In my second novel, The Scandalous Life of Sasha Torte, I acknowledge Ian Kelly’s wonderful non-fiction book, Cooking for Kings: The Life of Antonin Carême , the First Celebrity Chef (Walker & Company, New York).
After her grandfather gifts her several leather-bound copies of Carême’s cookbooks, Sasha Torte – the fictitious, future Tasmanian pastry chef – becomes a devotee of real life Parisian chef and pâtissier, Antonin Carême.
Carême’s cookbooks were written in French, published in Paris in the 1820’s -1830’s, and illustrated with his fine line drawings. Sasha simply can’t resist them. She lies awake at night, in Wolfftown on the wild, wild West Coast of Tasmania, thinking about Carême’s sensational recipes. Sasha becomes obsessed with his extraordinaires; fantastical creations of marzipan, spun sugar, exotic fruits and pastry.
The extraordinaires were large sculptural centerpieces of temples, ruins, landscapes and architectural follies. Only some sections of the structures were edible and the rest was often reused. They created a sensation whenever Carême presented them at large dinners and celebratory events.
To recreate Carême’s fabulous recipes, Sasha has to improve her French language skills. Fortunately, her French tutor, Pierre Dumaurier, is willing to forgive her prior disinterest and truancy.
It’s not just Carême’s recipes that seduce Sasha. Pierre enlightens her about his childhood, and she immediately identifies with him because she too was abandoned by her parents. However, Carême’s abandonment was significantly more brutal than Sasha’s.
In 1792 Carême’s father dumped him on the streets of Paris during the terror of the French Revolution. The Parisian streets were grim and bloodied. Heads and body parts were paraded about on pikes by the rioting citizens. It must have been traumatic for a small abandoned child, penniless, with nobody to protect him.
Terror was a daily event. Not only was there excessive street violence but foreigners, vagrants and children were frequently and randomly massacred. Decapitation was common practice and the guillotine ensured that vast numbers of people were executed swiftly. It became a grotesque public spectacle attended by many.
Fortunately for Carême he was quickly taken in by a busy cook to work as a scullery boy. And not only did he survive but Carême went on to become a famous chef and a brilliant pâtissier.
Many of his recipes are still in use today as are his sauces and theories about pastry making and spun sugars. And he’s credited with inventing the chef’s hat, the toque.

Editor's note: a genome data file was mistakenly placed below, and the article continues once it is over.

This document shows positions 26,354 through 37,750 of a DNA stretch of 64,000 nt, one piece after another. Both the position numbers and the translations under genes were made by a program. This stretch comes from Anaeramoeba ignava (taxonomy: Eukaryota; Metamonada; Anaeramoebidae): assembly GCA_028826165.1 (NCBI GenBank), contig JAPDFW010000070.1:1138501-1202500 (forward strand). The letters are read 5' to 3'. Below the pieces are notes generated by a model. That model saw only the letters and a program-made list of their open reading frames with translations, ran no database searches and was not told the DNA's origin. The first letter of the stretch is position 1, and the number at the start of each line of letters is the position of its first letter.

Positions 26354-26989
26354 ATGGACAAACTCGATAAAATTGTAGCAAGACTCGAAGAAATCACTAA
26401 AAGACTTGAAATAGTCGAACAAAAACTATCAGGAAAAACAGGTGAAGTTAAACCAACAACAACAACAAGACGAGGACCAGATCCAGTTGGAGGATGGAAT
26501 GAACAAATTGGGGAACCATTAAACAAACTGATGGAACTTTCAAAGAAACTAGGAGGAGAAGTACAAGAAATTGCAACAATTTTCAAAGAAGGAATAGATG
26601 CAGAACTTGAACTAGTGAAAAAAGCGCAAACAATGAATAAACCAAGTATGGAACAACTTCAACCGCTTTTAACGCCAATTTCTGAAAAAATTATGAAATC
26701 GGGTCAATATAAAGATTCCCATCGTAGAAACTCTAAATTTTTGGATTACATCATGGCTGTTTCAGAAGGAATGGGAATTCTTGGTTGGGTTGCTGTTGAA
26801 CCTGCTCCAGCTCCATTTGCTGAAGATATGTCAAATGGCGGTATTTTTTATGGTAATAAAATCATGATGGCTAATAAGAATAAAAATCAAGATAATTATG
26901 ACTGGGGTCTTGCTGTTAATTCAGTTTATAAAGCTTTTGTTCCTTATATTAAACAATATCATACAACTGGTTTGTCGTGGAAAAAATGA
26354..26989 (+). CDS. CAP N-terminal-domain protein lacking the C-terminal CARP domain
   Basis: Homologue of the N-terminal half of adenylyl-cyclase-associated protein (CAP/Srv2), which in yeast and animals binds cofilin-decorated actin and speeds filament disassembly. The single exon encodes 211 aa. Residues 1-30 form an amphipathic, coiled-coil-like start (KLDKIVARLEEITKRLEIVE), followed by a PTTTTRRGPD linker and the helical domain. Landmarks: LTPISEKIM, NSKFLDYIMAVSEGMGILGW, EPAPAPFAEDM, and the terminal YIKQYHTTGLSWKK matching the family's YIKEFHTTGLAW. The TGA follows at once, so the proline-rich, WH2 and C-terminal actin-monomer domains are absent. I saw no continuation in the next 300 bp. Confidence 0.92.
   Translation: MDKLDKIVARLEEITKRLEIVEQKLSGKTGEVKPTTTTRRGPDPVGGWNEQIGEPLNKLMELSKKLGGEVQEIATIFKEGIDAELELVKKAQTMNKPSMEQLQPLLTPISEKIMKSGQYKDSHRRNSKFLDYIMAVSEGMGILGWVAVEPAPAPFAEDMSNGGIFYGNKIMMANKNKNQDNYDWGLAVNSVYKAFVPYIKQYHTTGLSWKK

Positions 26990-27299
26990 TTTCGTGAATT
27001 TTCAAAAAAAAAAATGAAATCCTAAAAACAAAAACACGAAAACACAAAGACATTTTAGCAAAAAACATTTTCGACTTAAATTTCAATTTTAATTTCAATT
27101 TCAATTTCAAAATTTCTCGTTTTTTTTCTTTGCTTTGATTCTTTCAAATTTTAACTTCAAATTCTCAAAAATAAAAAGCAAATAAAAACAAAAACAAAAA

Carême’s reputation grew and soon he was working as a chef and patissier to European royalty, politicians such as Talleyrand and the very rich including James Rothschild. He revolutionized not only the way food is created but also the way in which it is served.
In his spare time Carême swotted up in the Bibliothèque Nationale print room. His drawings provided inspiration for his extraordinaire’s of temples, pyramids and ancient ruins.
At twenty-five, Carême was considered handsome with his hair cut in the style of Lord Byron – tousled and brushed forward – a clever solution for young gentlemen with receding hairlines. He had a lean physique, an open face and was known in Napoleonic Paris as being witty, highly creative and clever.
In The Scandalous Life of Sasha Torte, Sasha creates her own extraordinaire for the Dasher Winter Ball. It’s a massive towering croquembouche carried on a gold platter by six handsome young men. The bearers are coated in gold paint and wearing nothing but black kohl around their eyes and skimpy red satin loincloths.
Sasha’s creation is no ordinary croquembouche. It’s a huge, conical mass of choux profiteroles, filled with whipped cream that’s been blended with a strange elixir. The foreign elixir tastes delicious, forbidden and is scented with attar of roses.
Bonded with golden toffee and smothered in red rose petals Sasha’s croquembouche provides a spectacular grand finale for the midnight champagne supper.
The guest’s reaction to the fabulous midnight supper cements Sasha’s reputation as a brilliant pâtissière and puts her on the primrose path to fame. But the event also initiates a string of unfortunate events that lead to her public downfall.
In conclusion, I should mention that many historians are still debating who actually said, ‘Let them eat cake’. Supposedly Marie Antoinette uttered the callous phrase in 1789 when the poor were enduring daily hunger due to a massive bread shortage. However, ‘Let them eat cake’ has also been attributed to several other European women including Queen Maria Theresa, the Spanish princess who married Louis XIV.
The image above is a portrait of Antonin Carême (Public Domain). He was known as Le Roi des Chefs et le Chef des Rois – ‘the King of Chefs, and the Chef of Kings.’